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Fr. Tony



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Dear brothers and sisters, and the viewers of this web site, I am Fr. Joseph Anthony Andrade better  known as Fr. Tony Andrade. I was born and brought up in Barkur. My primary education was in Barkur. In 1980 I joined the seminary to become priest and was ordained to the Holy Order of priesthood on the 19th of December, 1992. I served a short period of time in Bangalore (India) and then went to the USA to serve in the Archdiocese of St. Paul and Minneapolis in the state of Minnesota. Presently I am the parish priest of St. Thomas the Apostle Catholic Church located in St. Paul, Minnesota (visit our web site:-

I Hope and pray this column "Spiritual Corner" will inspire many viewers of our web site. As all of us know the need of spirituality in our daily life. We walk our faith journey trusting in God our creator and we are certain one day we will meet our creator God in Heaven. Meanwhile here on earth we need good insights to enlighten our minds and hearts in our spiritual life. in this column I will write articles which will be short and precise that may help our interested viewers to reflect on their own spirituality. I welcome others also to share their articles and reflections. This column is open to all the faith denominations. What is important is that we inspire each other on our own spiritual journey.

My sincere thanks to Kishoo de Barkur, the designer of this beautiful web site, and for giving me this opportunity to share my thoughts and reflection on our web site.

Fr. Joseph Anthony Andrade


Every year when I visit my home in Barkur I make sure I visit the cemetery, located near my home parish, St. Peter the Apostle.

At the entrance to the cemetery there is an arch with the words, written in Konkani, “Samadanent Vishew Gevendit” (REST IN PEACE). There I see the graves of wonderful people marked with crosses that have been engraved with their dates of birth and death. Many I knew very well because they were born and raised in our beautiful town of Barkur. Others came and lived in our historic town. As often as I visit our cemetery I say a quiet prayer; “May the souls of these faithful departed rest in peace with God.’

Sometimes during my vacation days in Barkur I am privileged to do the funeral of a relative or parishioner whom I knew very well. In doing so I am able to participate with the family in the grieving process for their loved one. When I reflect deeply on this mystery of life and death, I am fully convinced that it is just a part of our daily living. Without knowing when and how our end will come, each of us has to be ready for that day and hour. For Christians and all other religions who believe in life after death, there is a comforting thought and hope that our ancestors, who have gone before us, are in a peaceful place in the presence of God our creator. Someday we also will go from this world and join the company of our ancestors in heaven. So the cemetery for us Christians and other religions, who do the burial rite for the dead, it is a final resting place. For the living it is a place to visit, pay homage with flowers or lighted candles, and offer prayers to our loved ones.

In our universal Catholic Church there are  special days every year when we remember our beloved dead and those days are  called  the feast of All Saints and All Souls, celebrated on November 1st and  2nd .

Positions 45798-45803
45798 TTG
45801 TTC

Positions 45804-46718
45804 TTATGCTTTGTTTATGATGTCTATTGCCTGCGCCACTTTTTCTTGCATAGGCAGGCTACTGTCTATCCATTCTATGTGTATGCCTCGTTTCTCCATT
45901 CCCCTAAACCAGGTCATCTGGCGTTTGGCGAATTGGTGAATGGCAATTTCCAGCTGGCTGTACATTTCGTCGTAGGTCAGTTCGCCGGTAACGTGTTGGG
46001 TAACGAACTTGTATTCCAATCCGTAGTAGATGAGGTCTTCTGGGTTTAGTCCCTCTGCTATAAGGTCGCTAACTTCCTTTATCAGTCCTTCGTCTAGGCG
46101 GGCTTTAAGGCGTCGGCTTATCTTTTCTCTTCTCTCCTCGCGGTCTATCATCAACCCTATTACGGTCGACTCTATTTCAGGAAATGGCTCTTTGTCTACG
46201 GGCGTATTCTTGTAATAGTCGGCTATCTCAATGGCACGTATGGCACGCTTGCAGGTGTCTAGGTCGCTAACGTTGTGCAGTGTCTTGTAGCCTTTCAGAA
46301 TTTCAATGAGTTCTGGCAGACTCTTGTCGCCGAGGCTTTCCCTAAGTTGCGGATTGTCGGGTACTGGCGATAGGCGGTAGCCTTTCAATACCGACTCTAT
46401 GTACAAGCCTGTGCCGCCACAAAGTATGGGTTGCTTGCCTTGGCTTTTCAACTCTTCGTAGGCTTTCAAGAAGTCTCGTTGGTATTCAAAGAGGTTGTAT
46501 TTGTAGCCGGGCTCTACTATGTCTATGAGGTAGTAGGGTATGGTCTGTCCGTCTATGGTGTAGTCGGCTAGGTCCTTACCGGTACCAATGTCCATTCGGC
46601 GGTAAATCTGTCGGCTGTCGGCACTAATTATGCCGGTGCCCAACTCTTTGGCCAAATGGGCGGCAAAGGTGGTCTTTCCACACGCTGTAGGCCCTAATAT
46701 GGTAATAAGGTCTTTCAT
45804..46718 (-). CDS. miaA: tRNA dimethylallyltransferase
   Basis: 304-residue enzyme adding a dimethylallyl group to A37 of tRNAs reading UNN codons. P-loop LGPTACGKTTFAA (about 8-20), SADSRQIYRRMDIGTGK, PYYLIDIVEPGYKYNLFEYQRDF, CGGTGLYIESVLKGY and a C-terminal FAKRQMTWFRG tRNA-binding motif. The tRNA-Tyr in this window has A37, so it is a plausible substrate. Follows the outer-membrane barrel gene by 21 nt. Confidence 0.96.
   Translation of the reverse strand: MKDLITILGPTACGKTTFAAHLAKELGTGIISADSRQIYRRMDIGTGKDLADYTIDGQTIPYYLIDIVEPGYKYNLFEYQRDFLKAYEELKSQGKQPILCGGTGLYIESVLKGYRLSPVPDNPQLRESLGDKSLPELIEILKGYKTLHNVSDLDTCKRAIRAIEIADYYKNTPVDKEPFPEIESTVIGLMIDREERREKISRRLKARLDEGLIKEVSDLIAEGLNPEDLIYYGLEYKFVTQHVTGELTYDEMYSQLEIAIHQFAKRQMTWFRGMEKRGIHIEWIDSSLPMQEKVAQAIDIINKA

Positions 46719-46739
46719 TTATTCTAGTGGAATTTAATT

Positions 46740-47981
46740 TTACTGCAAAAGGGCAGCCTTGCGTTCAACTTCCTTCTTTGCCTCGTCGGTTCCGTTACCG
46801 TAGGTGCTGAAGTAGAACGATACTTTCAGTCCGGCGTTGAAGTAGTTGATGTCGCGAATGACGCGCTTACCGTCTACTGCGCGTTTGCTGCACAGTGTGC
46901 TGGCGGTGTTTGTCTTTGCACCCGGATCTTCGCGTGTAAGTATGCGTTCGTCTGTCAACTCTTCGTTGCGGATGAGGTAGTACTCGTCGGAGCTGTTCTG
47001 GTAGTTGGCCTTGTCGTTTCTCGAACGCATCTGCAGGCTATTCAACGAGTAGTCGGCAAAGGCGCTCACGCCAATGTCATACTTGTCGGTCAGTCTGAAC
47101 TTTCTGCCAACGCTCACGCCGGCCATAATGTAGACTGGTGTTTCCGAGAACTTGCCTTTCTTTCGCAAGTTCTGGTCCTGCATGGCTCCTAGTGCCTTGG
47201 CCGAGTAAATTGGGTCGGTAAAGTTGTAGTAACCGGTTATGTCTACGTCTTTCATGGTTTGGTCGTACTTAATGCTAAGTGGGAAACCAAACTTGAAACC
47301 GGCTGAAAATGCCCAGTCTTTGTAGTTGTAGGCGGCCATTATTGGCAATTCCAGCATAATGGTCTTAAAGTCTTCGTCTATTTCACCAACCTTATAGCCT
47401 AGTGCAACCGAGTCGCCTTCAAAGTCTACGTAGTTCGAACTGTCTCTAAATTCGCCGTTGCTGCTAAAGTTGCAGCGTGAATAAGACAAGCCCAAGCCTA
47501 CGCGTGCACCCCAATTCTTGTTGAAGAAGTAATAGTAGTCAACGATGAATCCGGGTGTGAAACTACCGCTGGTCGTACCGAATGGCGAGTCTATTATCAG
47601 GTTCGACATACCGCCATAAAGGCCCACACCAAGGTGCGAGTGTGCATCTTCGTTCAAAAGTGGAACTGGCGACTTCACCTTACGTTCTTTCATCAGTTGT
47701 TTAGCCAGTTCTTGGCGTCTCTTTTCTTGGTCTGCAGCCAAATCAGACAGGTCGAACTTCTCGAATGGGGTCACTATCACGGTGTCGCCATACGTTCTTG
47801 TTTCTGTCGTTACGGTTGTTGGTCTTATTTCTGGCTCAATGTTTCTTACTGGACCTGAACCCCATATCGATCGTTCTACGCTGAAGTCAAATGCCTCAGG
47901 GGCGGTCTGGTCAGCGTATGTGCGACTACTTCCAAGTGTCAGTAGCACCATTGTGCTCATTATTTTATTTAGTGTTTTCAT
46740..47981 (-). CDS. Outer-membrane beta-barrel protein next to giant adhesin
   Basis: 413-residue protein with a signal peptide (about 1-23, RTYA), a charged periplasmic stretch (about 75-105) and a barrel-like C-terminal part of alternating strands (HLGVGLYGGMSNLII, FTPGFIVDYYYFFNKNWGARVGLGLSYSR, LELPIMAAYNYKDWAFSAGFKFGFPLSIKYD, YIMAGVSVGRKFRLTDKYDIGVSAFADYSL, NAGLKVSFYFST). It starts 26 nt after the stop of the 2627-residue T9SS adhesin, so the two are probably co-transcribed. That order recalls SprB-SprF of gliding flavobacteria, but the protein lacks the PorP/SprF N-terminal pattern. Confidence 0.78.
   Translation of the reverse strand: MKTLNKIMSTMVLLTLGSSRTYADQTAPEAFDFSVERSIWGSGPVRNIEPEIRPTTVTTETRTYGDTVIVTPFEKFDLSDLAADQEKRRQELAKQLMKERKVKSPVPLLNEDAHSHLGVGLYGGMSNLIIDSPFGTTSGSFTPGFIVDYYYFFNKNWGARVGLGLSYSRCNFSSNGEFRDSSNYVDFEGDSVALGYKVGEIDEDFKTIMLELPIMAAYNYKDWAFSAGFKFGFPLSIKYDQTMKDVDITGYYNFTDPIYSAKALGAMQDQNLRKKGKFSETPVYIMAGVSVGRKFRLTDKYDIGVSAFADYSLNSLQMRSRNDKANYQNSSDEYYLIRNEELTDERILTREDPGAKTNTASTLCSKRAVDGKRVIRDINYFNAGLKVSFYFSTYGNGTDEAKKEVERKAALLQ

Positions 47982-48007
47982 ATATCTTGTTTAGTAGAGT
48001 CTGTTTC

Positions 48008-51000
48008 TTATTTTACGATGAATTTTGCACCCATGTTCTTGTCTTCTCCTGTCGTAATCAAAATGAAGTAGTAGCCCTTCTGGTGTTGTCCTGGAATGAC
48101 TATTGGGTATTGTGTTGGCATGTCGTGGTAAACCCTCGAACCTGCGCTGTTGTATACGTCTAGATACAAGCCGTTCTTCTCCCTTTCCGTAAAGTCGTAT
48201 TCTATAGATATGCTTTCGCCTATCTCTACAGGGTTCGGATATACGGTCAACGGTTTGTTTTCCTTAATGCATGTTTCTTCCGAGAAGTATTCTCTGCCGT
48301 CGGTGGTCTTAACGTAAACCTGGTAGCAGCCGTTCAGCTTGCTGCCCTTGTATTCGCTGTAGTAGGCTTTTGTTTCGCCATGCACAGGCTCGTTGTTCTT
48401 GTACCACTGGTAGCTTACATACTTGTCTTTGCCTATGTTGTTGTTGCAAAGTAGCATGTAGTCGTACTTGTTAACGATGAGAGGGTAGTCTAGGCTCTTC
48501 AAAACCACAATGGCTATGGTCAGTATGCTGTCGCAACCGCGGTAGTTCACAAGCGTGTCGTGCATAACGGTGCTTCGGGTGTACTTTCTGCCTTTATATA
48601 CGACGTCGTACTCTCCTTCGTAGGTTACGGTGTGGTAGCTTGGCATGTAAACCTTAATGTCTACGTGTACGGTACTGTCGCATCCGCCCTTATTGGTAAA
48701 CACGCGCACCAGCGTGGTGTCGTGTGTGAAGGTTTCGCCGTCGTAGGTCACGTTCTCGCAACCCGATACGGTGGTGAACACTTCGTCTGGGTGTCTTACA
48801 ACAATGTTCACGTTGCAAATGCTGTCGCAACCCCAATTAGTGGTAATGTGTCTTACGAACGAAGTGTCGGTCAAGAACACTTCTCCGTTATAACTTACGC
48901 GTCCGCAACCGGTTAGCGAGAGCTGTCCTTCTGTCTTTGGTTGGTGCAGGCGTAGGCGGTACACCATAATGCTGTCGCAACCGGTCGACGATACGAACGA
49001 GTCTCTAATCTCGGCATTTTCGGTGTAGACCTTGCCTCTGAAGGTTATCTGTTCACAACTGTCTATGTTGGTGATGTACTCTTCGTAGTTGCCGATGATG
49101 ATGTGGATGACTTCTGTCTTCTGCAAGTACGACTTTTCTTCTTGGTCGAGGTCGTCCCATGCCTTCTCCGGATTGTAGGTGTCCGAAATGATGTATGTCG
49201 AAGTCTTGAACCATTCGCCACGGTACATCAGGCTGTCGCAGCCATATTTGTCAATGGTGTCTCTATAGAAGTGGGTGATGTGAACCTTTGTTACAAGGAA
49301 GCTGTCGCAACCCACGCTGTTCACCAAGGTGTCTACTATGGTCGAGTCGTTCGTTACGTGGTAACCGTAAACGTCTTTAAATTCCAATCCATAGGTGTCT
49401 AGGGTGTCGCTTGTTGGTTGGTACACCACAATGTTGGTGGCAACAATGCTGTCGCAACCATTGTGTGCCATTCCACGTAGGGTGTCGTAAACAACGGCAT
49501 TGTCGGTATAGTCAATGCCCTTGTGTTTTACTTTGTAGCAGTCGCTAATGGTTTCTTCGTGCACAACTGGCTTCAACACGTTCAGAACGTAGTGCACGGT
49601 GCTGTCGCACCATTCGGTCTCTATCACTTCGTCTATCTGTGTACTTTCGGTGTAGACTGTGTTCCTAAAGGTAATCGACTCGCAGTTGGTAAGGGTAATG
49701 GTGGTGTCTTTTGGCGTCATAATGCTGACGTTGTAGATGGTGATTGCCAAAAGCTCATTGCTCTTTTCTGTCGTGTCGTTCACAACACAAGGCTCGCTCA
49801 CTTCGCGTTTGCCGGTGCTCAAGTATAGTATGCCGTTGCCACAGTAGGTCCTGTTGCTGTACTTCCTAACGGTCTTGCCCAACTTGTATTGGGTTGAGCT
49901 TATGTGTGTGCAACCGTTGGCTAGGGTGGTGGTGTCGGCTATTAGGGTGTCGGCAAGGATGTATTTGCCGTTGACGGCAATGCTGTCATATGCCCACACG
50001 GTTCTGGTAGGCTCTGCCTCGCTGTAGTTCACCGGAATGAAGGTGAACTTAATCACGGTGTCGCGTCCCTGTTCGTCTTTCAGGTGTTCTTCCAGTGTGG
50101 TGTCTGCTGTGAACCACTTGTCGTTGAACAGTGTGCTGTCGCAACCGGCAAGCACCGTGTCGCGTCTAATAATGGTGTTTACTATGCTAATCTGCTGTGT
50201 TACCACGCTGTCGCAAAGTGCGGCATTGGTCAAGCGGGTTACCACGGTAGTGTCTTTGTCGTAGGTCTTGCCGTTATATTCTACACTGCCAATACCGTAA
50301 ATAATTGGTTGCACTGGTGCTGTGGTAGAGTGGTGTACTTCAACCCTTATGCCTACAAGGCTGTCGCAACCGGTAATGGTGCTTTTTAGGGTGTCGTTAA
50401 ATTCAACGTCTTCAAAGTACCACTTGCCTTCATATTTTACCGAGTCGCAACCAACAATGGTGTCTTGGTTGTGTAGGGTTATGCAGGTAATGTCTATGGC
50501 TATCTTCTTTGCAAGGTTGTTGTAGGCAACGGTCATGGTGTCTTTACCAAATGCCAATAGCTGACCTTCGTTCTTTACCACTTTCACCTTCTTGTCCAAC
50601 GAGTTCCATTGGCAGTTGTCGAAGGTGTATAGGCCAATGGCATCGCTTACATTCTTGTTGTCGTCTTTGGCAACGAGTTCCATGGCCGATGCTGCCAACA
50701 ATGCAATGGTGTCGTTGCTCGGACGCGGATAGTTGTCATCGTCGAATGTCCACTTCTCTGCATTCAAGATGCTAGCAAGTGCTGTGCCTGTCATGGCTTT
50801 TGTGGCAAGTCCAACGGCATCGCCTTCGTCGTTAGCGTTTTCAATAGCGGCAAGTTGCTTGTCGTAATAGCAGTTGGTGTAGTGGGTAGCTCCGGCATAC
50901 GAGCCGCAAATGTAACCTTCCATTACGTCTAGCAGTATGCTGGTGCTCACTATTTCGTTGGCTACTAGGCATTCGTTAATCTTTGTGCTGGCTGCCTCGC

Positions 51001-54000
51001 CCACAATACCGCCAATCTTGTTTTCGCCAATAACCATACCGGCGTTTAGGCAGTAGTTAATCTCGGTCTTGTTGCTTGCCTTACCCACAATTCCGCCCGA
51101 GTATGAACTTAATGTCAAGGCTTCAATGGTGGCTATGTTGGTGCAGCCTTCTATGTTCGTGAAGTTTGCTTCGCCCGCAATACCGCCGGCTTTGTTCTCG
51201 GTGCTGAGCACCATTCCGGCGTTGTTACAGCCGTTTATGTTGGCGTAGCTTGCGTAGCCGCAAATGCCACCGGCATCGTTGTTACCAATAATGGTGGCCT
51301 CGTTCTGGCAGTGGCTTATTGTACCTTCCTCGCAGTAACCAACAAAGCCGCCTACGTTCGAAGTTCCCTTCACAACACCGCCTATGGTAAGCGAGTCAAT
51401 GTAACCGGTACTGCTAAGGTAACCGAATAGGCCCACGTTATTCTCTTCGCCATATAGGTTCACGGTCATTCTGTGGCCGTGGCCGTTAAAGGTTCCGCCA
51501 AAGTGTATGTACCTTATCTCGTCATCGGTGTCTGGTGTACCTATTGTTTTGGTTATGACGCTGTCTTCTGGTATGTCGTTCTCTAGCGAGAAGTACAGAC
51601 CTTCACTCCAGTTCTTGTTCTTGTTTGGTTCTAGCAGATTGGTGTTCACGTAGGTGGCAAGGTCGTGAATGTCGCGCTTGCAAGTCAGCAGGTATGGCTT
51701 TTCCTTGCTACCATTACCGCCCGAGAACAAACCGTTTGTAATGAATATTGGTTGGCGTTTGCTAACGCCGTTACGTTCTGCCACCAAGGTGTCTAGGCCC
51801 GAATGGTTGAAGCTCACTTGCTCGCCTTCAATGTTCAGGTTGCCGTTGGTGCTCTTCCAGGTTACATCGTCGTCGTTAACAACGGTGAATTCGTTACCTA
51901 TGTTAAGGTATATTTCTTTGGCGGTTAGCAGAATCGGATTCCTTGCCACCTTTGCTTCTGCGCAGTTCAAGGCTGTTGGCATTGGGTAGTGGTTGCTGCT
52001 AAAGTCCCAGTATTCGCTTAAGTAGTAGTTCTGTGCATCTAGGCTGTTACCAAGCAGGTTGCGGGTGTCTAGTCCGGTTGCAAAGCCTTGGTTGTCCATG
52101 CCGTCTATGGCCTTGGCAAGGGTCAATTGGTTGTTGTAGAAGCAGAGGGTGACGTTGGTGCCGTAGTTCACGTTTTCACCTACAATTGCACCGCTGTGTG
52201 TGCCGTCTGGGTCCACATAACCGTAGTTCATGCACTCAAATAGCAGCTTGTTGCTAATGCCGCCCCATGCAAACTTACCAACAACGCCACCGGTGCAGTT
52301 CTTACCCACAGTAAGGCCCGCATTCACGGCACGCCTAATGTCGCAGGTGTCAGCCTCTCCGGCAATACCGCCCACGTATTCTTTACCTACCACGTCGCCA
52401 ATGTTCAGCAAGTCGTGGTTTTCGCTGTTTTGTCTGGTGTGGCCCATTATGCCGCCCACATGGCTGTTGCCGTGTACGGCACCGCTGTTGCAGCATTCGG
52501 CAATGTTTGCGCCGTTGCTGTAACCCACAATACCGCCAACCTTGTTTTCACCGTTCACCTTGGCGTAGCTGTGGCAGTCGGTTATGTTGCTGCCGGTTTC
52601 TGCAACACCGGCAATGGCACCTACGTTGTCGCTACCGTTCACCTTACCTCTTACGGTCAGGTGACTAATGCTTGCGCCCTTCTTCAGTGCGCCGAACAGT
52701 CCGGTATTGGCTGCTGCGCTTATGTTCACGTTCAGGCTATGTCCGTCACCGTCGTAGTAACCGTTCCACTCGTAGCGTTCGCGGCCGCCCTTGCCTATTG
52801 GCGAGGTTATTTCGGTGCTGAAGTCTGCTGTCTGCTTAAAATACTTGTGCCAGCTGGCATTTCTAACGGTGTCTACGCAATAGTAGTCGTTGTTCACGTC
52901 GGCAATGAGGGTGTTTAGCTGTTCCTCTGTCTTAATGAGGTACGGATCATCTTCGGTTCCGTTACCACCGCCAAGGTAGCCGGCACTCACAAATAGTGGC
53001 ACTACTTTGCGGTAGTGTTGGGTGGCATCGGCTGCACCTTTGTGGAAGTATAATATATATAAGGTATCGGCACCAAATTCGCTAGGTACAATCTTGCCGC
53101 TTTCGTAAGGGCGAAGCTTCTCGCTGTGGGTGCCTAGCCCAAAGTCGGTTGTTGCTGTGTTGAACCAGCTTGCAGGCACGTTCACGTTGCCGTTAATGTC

The separation of our ancestors from us at the time of death is always painful. I know many people, feel strongly that ancestors, especially those who have loved us and whom we love, do not simply disappear. They somehow are with us, interested in how we are and what we are doing. They want to guide and protect us in some way and for example, communicate with us through dreams. This way of thinking about our ancestors need not seem so strange. Hinduism, Christianity and Islam all honor the dead. Their tombs are cared for and some are considered holy or saints. We pray for their assistance and feel they are with us, supporting us, and interceding for us to God.

Our ancestors do not disappear to some far away place. The idea they are near their loved ones need not shock us. We can take it for granted. If we truly believe this, we will take their separation at the time of death more calmly, even joyfully. Every time we celebrate the Eucharist we recall people who have gone before us and think of them as though they were celebrating and praying with us. Maybe if we were more open and welcoming, we would experience their presence and nearness even more. Love, concern for, and communicating do not disappear with death. The Spirit of God is there providing the link and enabling the process of communication, so to speak.

There is a saying: “no man is an island.” We are all networked in various ways, even in ways unknown to us. We know this network extends across the borderlines of death. How enriching if we can experience this!

We pray to the saints. How many of us pray to a parent, to a relative, to a friend, or even a child whom we know is alive in the Lord and interested in our well being? I know some people who do! We need no ones authorization to do this. The love of our ancestors, people close to us, will be with us always as we continue to walk our journey of life in this world.

Let us not be afraid to face death when it comes because we know we will have a life to live forever in heaven.

Fr. Tony Andrade


Barkur, located in Udupi Taluk, Karnataka, India. 576 210

Copyright Kishoo, Barkur 2002.